I didn’t log in to ogle future lensmeat. That would be creepy even for a crusty old fart like me. I’m here to ask the age-old question, “What, exactly, are they teaching the minds of mush in J-school these days?”
Every summer, newsrooms across the land are overrun by college seniors looking for a taste of the street — a chance to mix it up with Pookie and Ray-Ray, needle a gasbag, or spout puffery into a stick mic. Or at least they used to be.
This summer there must be 30 interns flitting around our newsroom. More than half (I’d venture to guess somewhere around 28) of them don’t want to leave the building.
They’d rather sit on the internet and watch stackers stack and do their on-line banking than actually go out see how the news sausage is made. They’d rather watch the clock, than watch a reporter show them how it’s done.
I’ve had the pleasure of taking one of the more industrious interns with me. For the record, she’s not even studying journalism. She was a sponge. Asking questions about interviews, shots, my thought process. Within 8 hours, I had her logging and writing a script.
I also had the pleasure of taking a future J-school grad for a ride. She sat quietly in the passenger seat and only spoke when I asked her a direct question. I gave her the usual Intern Speech. Stay out of the office as much as you can. Go out with every reporter. Find a mentor. Ask questions. Write every story you go out on . . .
When I got to the part about learning how to shoot because she’d probably be lugging a camera on her first job, she looked at me like I had a horn sprouting from my forehead. Then she asked if my station ever hires interns to report.
How is it that she had made it through four years of J-school and had not once heard of the OMB/MMJ revolution? Or paying dues in Smallsville?
She could speak the language. VO/SOT, soundbyte, NLE, lead, tag, but she didn’t have the foggiest idea what was happening in the industry she had chosen for a career.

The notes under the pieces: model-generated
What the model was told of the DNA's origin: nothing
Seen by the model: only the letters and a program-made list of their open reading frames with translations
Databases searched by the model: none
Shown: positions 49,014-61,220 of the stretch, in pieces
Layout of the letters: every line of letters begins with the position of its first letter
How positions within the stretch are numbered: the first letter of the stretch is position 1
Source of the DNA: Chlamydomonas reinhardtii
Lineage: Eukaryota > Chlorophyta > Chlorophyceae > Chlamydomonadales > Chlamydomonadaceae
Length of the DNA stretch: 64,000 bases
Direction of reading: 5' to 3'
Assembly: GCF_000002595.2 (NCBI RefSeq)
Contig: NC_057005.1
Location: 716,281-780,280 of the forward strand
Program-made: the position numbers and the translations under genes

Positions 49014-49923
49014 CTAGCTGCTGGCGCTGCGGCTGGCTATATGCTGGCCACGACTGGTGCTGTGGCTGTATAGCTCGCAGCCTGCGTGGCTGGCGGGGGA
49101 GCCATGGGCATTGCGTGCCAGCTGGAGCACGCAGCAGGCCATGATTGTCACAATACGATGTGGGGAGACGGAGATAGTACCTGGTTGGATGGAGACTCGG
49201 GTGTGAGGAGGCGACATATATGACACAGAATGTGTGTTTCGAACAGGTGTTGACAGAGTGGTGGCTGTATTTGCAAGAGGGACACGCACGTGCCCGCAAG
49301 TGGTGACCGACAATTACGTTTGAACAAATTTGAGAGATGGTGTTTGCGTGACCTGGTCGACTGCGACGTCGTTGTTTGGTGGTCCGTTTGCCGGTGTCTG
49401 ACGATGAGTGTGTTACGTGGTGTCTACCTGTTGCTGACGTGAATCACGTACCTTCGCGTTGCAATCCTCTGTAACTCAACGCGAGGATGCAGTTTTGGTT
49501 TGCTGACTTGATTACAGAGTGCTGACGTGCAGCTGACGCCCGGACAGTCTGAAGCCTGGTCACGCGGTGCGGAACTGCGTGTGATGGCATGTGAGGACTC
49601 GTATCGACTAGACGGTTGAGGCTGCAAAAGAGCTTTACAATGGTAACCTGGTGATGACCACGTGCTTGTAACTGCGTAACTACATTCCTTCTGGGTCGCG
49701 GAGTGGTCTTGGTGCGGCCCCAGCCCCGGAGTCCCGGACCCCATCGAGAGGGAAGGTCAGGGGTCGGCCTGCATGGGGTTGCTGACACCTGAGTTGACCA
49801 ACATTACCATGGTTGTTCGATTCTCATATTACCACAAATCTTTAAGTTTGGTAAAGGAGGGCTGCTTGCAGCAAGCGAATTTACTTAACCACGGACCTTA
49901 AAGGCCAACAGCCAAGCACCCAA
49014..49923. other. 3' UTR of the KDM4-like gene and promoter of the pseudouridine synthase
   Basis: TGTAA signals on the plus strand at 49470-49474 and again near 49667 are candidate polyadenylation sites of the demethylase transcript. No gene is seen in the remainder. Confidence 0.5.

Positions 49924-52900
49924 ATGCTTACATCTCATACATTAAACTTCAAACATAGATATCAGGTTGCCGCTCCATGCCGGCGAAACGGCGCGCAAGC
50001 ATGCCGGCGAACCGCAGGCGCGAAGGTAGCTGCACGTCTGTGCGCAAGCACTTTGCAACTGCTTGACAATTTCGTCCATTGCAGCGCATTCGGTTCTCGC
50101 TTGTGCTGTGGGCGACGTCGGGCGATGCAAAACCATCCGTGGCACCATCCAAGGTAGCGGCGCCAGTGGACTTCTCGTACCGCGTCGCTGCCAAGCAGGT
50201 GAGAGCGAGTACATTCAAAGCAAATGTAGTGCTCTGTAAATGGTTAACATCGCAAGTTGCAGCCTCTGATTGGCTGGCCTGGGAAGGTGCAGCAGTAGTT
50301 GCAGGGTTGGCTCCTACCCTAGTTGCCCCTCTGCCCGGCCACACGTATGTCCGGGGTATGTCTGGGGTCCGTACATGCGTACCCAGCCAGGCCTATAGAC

And I’m not just picking on her. It happens every semester. Kids come straight from the halls of academia clueless about what’s happening in the news business.
Not to sound like that crotchety old guy in the corner, but in my day, broadcast journalism departments taught shooting, writing, editing, studio work, voice work, and lighting — not to mention the current events pop quiz that could pop up at any time in any class — and produced some pretty versatile graduates. Students were expected to keep abreast of issues and trends in the industry as well as subscribe to several industry magazines. They were required to be proficient in every job in a newsroom from producing, to shooting, to reporting, to managing.
I’m not saying we came out knowing everything, but we came out with a good idea of what the job was, and how to do it. We still needed the experience of tight deadlines, and daily turns, but we had been prepared to handle it.
The crop of interns I see every year get worse and worse. They are more specialized. Less versatile. Less motivated. Less interested. Less educated. And they expect to walk out of school into a six-figure anchor job.
It’s not their fault. Colleges and universities have had them for four years. They have taught them theory and coddled them with extended deadlines and grading curves.
In the real world, if you don’t have a story idea, you fail for that day. If your mic cable has a short, you botch the sound, or miss the shot, you fail for that day. If your story doesn’t make slot, you fail for that day.
In short, if you don’t show up prepared, you fail.
If J-schools want to help future journalists show up prepared, quit teaching them how to rewrite press releases, or repurpose scripts for the web, and teach them how to produce content. And start telling them the truth. The hours are long. They pay is shit. Your boss is not your friend. You WILL shoot your own stories. And on the odd day that you do get a photog, buy him lunch. He’ll make sure you look good.